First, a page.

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United States Patent 3,792,448
Bennett ,   et al. February 12, 1974

FAILSOFT PERIPHERAL EXCHANGE

Abstract

In a computer system, use of two or more I/O exchanges between peripheral controllers and serial peripheral units, such as disk files, disk packs and tape drives, provides redundant communication paths that can be made available for communication between the N controllers and the M peripheral units. All peripheral controllers and units are connected to each exchange. Each controller and unit may be manually assigned to a certain exchange. In the case of two exchanges, if a certain one fails due to loss of power, all peripheral units are automatically assigned to the other exchange.


Inventors: Bennett; Walter Scott (Diamond Bar, CA), Vigil; Jacob Frank (Sierra Madre, CA)
Assignee: Burroughs Corporation (Detroit, MI)
Appl. No.: 05/362,249
Filed: May 21, 1973


Current U.S. Class: 714/5.11 ; 714/E11.084
Current International Class: G06F 11/20 (20060101); G05b 019/00 (); H04q 003/00 ()
Field of Search: 340/172.5

References Cited

U.S. Patent Documents
3421150 January 1969 Ouosig et al.
3400373 September 1968 Nicholson
3593302 July 1971 Saito et al.
3573741 April 1971 Gavril
Primary Examiner: Henon; Paul J.
Assistant Examiner: Woods; Paul R.
Attorney, Agent or Firm: Gess; Albin H. Spencer; Benjamin F. Fiorito; Edward G.

Claims



What is claimed is:

1. In a computer system, a communication network providing redundant communication paths between N peripheral controllers and M peripheral units, comprising:

a plurality of input/output exchanges connected to each of said N peripheral controllers and said M peripheral units;

means for manually assigning certain peripheral controllers and certain peripheral units to certain of said input/output exchanges; and

means for automatically reassigning to another exchange the peripheral controllers and peripheral units assigned to an exchange that has experienced a power loss.

2. The communication network of claim 1 further comprising at each peripheral controller and peripheral unit, an exchange circuit for connecting its respective controller or peripheral unit to each of said plurality of input/output exchanges.

3. The communication network of claim 1 wherein each of said plurality of input/output exchanges provides an exchange inhibit signal to all said peripheral controllers and only certain selected input/output exchanges provide a port select signal to each of said peripheral units.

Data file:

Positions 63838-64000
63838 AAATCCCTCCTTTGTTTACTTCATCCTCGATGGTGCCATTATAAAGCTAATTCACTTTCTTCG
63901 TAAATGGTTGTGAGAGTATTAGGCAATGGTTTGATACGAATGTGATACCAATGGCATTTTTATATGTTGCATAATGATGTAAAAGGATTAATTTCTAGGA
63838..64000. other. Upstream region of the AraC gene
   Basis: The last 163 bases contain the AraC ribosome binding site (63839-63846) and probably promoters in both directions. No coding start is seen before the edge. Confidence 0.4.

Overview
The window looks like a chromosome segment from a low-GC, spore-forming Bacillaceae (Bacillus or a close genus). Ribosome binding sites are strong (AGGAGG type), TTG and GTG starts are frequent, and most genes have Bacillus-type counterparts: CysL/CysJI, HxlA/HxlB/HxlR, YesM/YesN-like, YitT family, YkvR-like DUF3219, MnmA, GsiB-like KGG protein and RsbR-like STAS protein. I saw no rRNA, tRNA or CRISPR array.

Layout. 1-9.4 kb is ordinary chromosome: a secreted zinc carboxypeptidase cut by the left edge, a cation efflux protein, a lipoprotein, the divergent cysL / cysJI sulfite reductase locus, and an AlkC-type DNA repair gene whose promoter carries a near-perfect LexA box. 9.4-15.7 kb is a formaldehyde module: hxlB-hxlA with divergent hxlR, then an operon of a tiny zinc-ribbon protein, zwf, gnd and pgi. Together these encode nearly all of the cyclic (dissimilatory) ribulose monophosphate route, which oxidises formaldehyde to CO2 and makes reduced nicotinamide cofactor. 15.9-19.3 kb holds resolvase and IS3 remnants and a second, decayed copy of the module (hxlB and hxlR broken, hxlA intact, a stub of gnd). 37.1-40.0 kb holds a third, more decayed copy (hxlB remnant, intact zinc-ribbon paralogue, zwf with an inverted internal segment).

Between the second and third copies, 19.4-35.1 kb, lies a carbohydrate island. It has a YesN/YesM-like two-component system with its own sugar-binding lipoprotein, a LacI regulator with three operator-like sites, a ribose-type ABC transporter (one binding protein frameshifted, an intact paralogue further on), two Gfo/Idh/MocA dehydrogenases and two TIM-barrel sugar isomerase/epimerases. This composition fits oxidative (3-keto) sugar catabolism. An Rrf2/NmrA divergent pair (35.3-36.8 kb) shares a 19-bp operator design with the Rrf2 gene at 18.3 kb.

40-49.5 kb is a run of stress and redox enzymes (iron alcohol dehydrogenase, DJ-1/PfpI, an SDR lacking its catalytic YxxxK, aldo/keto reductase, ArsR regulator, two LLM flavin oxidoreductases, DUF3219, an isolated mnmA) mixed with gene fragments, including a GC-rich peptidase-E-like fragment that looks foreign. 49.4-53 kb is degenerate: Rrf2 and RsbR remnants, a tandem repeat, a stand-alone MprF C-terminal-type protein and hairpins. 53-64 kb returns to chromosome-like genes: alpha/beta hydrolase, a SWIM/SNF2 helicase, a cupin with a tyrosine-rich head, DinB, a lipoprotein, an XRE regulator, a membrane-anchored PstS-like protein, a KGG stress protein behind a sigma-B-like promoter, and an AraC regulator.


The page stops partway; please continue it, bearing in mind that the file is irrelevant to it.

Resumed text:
4. The communication network of claim 1 wherein said manually assigning means comprises, a plurality of switches, one for each peripheral controller and peripheral unit, each switch selecting either a high or a low signal level to be sent to its respective peripheral controller or peripheral unit.

5. In a computer system, a communication network providing redundant communications paths between N peripheral controllers and M peripheral units, comprising:

a pair of input/output exchanges connected to each of said N peripheral controllers and said M peripheral units, each exchange having only a certain number of peripheral controllers and peripheral units assigned to it, and

means responsive to a power loss in one of said input/output exchanges for automatically reassigning to the other input/output exchange, the peripheral controllers and peripheral units assigned to the exchange that have experienced the power loss.

6. The communication network of claim 5 wherein said means partially resides within each of said pair of input/output exchanges, and provides an exchange inhibit signal to all said peripheral controllers and a port select signal to each of said peripheral units from one of said pair of input/output exchanges.

7. The communication network of claim 6 wherein a high exchange inhibit signal to a peripheral controller from a first of said pair of input/output exchanges and a high exchange inhibit signal to the same peripheral controller from a second of said pair of input/output exchanges assigns that controller to the first of said pair of input/output exchanges.